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Earlier this week during the Cubs’ Yu Darvish celebration, Theo Epstein made a comment that stuck in the side of my brain:
“When we acquired Jose Quintana, we made the point then that acquiring him with the great contract he had might allow us at some point to bring another pitcher with him,” Epstein said at the Cubs’ spring training home in Mesa on Tuesday. “We almost felt like we were acquiring one-and-a-half pitchers in that deal, because it would go halfway toward acquiring someone else. I think today is that day when you bring in a Yu Darvish.”
Immediately and masochistically, I thought about the White Sox having four of those contracts, or two extra players in Epstein’s view. The Sox failed to even get to .500 with that head start. Missing with such a great margin for error is a big stain on Rick Hahn’s record, and I interpret some of his SoxFest humility as though he’s smiling with gritted teeth and saying to the person next to him, “Why don’t they hate me more…“.
Setting self-flagellation aside, it also sounded like a public assessment from Cubs personnel that Quintana had signed for too little. I bet Quintana knows — and I doubt he cares — that fans and media had turned his name into a synonym for “huge bargain,” but it tends to stick out when somebody on the same payroll does it.
Usually the polite way to talk about great contracts is by focusing on the stability such a signing generates, which has the benefit of being both true and something that appeals to the player for priorities personal and professional. Here, seeing Epstein effectively say, “We used money Quintana didn’t capture and directed it toward another great pitcher” is a little blunter, a degree lower than Jeff Samardzija politely but firmly regarding the idea of signing a contract extension as harmful to his peers.
This context seems worth keeping in mind, as characterized in a comment by karkovice squad on Patrick’s offseason grades:
Also seems like the possibly new file and trial arb strategy might have deserved some more comment. Especially since it might be accompanied by a shift in team and player willingness to negotiate extensions which was a particular strength for the front office that enabled rebuild 2.0.
Indeed, Yolmer Sanchez and Avisail Garcia became the first White Sox to go to arbitration hearings since 2001, and both did so over six-figure sums. Sanchez pleasantly deflected a question about it, and I haven’t seen a (no-)comment from Garcia on the matter, but here’s Marcus Stroman serving as a reminder of the way these things can make bad blood boil:
Stroman decided not to do media today. Then tweeted this: "Lost arbitration. Is what it is. Looking forward to going out and dealing again. The negative things that were said against me, by my own team, will never leave my mind. I’m thick-skinned so it will only fuel the fire. "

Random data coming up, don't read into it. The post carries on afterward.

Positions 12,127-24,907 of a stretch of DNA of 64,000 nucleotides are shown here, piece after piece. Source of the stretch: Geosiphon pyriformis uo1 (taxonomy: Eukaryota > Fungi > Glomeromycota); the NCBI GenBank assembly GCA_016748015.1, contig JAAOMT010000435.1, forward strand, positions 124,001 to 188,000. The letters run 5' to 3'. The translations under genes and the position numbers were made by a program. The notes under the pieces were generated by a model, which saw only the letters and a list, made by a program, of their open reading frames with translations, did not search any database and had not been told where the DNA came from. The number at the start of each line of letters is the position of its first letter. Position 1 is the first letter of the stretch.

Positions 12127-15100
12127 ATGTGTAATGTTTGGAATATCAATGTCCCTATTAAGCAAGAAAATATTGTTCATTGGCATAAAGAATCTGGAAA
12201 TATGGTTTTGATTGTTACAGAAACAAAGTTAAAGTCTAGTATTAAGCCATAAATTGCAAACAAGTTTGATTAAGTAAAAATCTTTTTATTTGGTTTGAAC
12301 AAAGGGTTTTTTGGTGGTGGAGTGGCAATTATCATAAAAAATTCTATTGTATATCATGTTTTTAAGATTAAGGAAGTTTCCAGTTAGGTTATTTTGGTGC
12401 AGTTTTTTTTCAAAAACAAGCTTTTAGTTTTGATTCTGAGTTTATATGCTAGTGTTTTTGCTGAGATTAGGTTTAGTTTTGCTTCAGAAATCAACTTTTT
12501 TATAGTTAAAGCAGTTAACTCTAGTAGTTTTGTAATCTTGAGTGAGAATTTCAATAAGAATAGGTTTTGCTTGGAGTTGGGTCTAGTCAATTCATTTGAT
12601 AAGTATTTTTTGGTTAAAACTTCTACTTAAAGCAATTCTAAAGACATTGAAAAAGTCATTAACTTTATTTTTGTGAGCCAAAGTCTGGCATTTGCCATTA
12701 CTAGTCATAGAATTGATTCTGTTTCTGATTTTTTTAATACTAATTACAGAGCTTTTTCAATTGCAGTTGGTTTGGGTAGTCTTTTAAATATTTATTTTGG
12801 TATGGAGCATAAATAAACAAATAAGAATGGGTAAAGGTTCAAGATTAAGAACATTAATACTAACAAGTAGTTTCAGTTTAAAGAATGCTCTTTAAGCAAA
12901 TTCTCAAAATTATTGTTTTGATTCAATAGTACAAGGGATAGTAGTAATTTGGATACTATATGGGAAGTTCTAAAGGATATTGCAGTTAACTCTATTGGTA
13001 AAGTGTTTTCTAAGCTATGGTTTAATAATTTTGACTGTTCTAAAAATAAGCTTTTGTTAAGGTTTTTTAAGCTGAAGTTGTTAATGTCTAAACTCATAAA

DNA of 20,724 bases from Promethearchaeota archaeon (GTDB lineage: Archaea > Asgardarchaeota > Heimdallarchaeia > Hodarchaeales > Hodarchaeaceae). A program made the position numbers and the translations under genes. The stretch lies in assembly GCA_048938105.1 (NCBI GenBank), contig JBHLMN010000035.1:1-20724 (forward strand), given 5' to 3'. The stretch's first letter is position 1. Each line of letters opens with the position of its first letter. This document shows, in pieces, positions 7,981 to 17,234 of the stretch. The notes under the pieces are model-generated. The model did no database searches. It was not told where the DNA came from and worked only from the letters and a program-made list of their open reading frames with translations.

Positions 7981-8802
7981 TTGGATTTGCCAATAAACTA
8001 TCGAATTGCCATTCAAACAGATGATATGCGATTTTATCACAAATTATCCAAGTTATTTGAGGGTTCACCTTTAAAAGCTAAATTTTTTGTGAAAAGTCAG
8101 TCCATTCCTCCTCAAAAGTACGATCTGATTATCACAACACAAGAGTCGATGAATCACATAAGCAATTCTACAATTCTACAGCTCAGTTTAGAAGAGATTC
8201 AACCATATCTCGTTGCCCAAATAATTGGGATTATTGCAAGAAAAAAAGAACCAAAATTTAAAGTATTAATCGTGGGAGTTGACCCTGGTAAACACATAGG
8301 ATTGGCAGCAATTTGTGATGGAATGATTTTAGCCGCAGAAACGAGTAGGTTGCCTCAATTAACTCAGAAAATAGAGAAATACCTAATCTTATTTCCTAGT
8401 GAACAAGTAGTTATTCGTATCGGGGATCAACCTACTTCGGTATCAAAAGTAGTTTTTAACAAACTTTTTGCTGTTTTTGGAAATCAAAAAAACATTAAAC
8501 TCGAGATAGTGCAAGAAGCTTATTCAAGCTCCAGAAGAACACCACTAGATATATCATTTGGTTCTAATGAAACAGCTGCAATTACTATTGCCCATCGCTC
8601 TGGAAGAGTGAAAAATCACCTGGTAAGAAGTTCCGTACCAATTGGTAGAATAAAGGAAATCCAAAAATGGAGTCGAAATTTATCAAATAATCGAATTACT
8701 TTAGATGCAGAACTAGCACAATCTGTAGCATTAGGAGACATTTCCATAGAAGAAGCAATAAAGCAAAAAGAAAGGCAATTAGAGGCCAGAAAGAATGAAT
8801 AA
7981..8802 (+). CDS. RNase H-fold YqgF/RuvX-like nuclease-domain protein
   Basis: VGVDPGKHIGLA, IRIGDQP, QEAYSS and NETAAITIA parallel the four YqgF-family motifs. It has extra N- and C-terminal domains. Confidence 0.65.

— steve buffery (@Beezersun) February 15, 2018
(Stroman deleted the tweet. Tim Anderson might have something to say about Stroman’s alleged “thick skin.”)
Hahn said that he talked with Sanchez and Garcia and said it wouldn’t affect the way the Sox viewed them, and on the players’ side, they both reported to spring training before they had to.
Yet Hahn also sounded miffed, irked and maybe even rankled by the development, saying the Sox “didn’t receive offers that even looked like the filing number.” If the GM’s characterization of negotiations is accurate, then it might not bode well for other negotiations in which the player risks forgoing future earnings, even if the money lost doesn’t seem all that significant.
This isn’t to say that Tim Anderson and Nate Jones signed the last team-friendly extensions for the foreseeable future. There will be other guys with young families to consider and other players whose health may prevent them from waiting until a big payday to cash in. While Sale and Quintana missed out on millions, they’ve never seemed to regard themselves as victims in any sense. OK, Sale might’ve been peeved, but more by the White Sox’ inability to take advantage of the head start he afforded, the kind that Epstein hailed with Quintana.
Then again, the real test of their tolerance will come when they hit free agency years after they were supposed to. If this market marks the start of a trend of 30ish-year-old players getting less than they wanted — and if Manny Machado and Bryce Harper are handsomely rewarded for going year to year — then it stands to reason that early career extensions will be harder to strike.
This doesn’t greatly affect anything the White Sox are doing right now, because they have Yoan Moncada, Lucas Giolito and Reynaldo Lopez for the next six seasons, and Michael Kopech and Eloy Jimenez for at least a seven-year window. Even if every single one of them hits free agency as soon as possible, the Sox should have made the postseason multiple times by then.
In the short term, though, it might have helped the Sox resist the temptation of splurging earlier. Taking a shortcut didn’t work the last time, even with the huge cushion those bargain contracts provided. If the White Sox aren’t counting on extending the duration of this first line of young talent in the same way they tied down Sale, Quintana and Adam Eaton, then it makes sense to form arrange second and third waves in the prospect ranks before any costly long-term decisions are made.